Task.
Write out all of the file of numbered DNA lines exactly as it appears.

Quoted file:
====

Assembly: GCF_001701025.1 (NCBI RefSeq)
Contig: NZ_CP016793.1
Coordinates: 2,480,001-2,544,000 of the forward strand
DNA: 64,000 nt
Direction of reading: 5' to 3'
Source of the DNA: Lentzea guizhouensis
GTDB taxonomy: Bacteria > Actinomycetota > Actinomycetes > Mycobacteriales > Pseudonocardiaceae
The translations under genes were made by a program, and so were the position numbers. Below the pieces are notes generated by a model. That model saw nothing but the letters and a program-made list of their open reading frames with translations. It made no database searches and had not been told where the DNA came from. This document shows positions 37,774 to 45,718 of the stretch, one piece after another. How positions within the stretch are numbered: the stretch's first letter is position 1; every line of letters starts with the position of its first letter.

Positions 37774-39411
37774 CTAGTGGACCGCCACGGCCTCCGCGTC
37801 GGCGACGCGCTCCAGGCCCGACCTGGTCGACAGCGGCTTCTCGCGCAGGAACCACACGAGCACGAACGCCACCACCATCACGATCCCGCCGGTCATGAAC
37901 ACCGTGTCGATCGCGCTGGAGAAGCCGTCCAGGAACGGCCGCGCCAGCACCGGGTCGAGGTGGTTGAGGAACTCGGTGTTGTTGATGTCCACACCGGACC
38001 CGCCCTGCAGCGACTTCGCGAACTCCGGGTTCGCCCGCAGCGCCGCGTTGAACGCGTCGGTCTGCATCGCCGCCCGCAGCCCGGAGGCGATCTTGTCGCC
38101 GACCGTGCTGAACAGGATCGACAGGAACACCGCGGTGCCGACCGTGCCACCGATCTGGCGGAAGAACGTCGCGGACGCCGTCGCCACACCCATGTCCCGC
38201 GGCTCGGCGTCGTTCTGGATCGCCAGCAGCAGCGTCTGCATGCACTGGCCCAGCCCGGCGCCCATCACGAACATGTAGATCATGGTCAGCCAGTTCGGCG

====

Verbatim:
Assembly: GCF_001701025.1 (NCBI RefSeq)
Contig: NZ_CP016793.1
Coordinates: 2,480,001-2,544,000 of the forward strand
DNA: 64,000 nt
Direction of reading: 5' to 3'
Source of the DNA: Lentzea guizhouensis
GTDB taxonomy: Bacteria > Actinomycetota > Actinomycetes > Mycobacteriales > Pseudonocardiaceae
The translations under genes were made by a program, and so were the position numbers. Below the pieces are notes generated by a model. That model saw nothing but the letters and a program-made list of their open reading frames with translations. It made no database searches and had not been told where the DNA came from. This document shows positions 37,774 to 45,718 of the stretch, one piece after another. How positions within the stretch are numbered: the stretch's first letter is position 1; every line of letters starts with the position of its first letter.

Positions 37774-39411
37774 CTAGTGGACCGCCACGGCCTCCGCGTC
37801 GGCGACGCGCTCCAGGCCCGACCTGGTCGACAGCGGCTTCTCGCGCAGGAACCACACGAGCACGAACGCCACCACCATCACGATCCCGCCGGTCATGAAC
37901 ACCGTGTCGATCGCGCTGGAGAAGCCGTCCAGGAACGGCCGCGCCAGCACCGGGTCGAGGTGGTTGAGGAACTCGGTGTTGTTGATGTCCACACCGGACC
38001 CGCCCTGCAGCGACTTCGCGAACTCCGGGTTCGCCCGCAGCGCCGCGTTGAACGCGTCGGTCTGCATCGCCGCCCGCAGCCCGGAGGCGATCTTGTCGCC
38101 GACCGTGCTGAACAGGATCGACAGGAACACCGCGGTGCCGACCGTGCCACCGATCTGGCGGAAGAACGTCGCGGACGCCGTCGCCACACCCATGTCCCGC
38201 GGCTCGGCGTCGTTCTGGATCGCCAGCAGCAGCGTCTGCATGCACTGGCCCAGCCCGGCGCCCATCACGAACATGTAGATCATGGTCAGCCAGTTCGGCG